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Friday, August 23, 2019
YOUR COMMUNITY NEWSPAPER:

Immigration debate walled off by racism, unchecked ego and nostalgia

Critics point to Canada when charging that U.S. President Donald Trump’s call for a border wall is based on racism and xenophobia. If he’s really worried about who and what is coming into the country, they ask, why not a big, beautiful wall along the northern border?

It’s certainly much easier to cross illegally from Canada than Mexico – at 8,800 kilometres, the border between our two countries is the longest and busiest land boundary on the planet, much of it largely unsecured due to our longstanding friendship and the sheer volume of logistical issues.

Clamping down would be a problem, as some 400,000 people and US$1.6 billion in goods cross each day, supporting millions of jobs on both sides.

The number of people caught trying to sneak into the U.S. from Canada is up dramatically, with a report last summer showing illegal crossings up 142 per cent (445 people versus 184) versus the same time period in 2017.

Notably, and perhaps ironically, about half of those attempting illegal entry into the U.S. from Canada 2016 were from Mexico. Given the more porous border, cheap flights to Toronto and Montreal and the lack of visa requirements for Mexicans visiting Canada, it’s perhaps no surprise that some are trying from this side as Trump focuses on the southern border.

The volumes in the north are much smaller, however. In 2016, the U.S. caught 2,300 illegal migrants who crossed from Canada; in the south, that number was 408,000.

Canada, meanwhile, is dealing with a massive increase in asylum seekers from the U.S. attempting to cross at unauthorized points, a reaction to Trump’s policies. Most are people worried about their status in an America increasingly divided and unstable. They’re flocking to Canada, particularly at points on the border south of Montreal, because they see a chance to latch on to generous welfare payments. Once on Canadian soil and claiming asylum, they have the right to a hearing, a process that can take months and years, all the while costing taxpayers a fortune.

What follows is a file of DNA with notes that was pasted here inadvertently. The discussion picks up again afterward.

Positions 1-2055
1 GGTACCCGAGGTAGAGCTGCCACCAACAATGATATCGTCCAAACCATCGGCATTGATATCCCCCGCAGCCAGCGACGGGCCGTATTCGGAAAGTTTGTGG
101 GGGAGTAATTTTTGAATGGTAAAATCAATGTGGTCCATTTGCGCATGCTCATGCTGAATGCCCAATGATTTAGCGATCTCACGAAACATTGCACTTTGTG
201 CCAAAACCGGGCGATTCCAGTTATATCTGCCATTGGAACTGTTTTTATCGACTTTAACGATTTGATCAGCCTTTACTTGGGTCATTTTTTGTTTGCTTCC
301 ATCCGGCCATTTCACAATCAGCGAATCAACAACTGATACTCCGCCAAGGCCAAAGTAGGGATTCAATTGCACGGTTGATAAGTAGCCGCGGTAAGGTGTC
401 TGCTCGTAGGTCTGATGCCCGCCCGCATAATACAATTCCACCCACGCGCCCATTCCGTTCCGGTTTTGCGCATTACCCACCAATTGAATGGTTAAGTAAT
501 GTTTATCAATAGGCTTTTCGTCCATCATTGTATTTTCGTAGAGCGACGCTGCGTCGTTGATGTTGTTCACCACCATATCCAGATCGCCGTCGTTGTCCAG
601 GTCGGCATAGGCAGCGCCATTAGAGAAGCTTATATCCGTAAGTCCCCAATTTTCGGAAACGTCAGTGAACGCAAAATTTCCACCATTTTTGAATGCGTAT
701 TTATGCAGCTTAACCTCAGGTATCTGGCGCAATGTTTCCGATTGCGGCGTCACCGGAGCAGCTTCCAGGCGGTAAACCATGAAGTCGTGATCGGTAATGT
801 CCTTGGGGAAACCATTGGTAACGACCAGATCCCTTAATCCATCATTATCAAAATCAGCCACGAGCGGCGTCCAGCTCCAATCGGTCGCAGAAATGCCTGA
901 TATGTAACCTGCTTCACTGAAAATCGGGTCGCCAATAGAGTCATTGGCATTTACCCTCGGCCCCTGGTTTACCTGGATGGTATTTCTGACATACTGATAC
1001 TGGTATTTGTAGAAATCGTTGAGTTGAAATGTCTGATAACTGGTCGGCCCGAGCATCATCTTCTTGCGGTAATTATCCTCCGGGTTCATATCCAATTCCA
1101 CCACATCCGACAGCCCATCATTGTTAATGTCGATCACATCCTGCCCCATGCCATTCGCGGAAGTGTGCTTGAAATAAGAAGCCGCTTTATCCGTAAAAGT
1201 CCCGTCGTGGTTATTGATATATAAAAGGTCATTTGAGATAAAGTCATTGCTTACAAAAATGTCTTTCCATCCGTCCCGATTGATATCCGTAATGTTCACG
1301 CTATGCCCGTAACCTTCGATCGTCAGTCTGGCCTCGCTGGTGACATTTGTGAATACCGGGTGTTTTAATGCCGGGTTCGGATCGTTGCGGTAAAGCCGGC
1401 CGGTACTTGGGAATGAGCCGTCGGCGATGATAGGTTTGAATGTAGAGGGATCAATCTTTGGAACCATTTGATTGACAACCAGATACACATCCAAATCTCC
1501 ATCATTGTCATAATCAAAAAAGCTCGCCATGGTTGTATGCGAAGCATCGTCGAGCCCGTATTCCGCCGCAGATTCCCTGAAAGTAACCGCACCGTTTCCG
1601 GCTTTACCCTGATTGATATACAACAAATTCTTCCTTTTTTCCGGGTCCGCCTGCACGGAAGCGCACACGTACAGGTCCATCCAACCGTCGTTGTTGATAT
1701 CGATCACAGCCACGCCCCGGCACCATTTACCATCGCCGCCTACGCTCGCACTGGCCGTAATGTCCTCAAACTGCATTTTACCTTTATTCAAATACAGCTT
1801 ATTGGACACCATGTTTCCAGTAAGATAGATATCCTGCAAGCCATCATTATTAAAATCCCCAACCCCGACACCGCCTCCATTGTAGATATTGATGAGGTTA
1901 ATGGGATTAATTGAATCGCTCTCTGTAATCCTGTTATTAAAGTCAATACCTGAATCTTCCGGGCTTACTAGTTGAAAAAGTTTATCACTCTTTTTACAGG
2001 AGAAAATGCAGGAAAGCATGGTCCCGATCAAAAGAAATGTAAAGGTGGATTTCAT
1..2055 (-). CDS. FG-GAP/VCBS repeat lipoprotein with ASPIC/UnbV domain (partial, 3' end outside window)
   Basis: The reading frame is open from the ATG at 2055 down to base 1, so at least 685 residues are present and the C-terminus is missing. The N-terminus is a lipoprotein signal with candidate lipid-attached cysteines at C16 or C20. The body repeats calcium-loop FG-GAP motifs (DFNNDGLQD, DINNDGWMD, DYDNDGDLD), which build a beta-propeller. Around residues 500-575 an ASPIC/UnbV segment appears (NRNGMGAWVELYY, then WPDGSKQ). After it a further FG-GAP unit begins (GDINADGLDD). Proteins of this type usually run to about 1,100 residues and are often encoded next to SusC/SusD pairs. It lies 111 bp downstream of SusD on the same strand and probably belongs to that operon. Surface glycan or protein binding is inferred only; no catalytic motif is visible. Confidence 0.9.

When it comes to drugs, the volumes are also low when comparing Canada to the Mexican border. On that front, a wall is unlikely to make any difference, north or south. Even U.S. officials recognize that drugs tend to come through legal ports of entry, from the trunks of cars through to shipping containers. Trafficking is much more sophisticated than relying on some migrants on foot to cross surreptitiously via  swimming the Rio Grande.

Even in the case of desperate migrants, most simply show up at border crossings seeking asylum – see the much-hyped caravan bogeyman that led up to the U.S. midterm elections last fall – so a wall would make no difference whatsoever.

Few in the government, outside of Trump’s Twitter feed, of course, maintain that an actual physical wall would be either feasible or useful. For the Republican/Trump base who support the idea, a wall is really just a dog-whistle call for cracking down on brown people. For some, it’s outright racism. For others, there’s a fear of the changes brought by immigration, illegal or otherwise.

The Canadian border may be more porous – and Canada may be a conduit for “others” who’ve arrived from various international locations – but the north is still seen as white and Anglo, while points south of the U.S. are neither.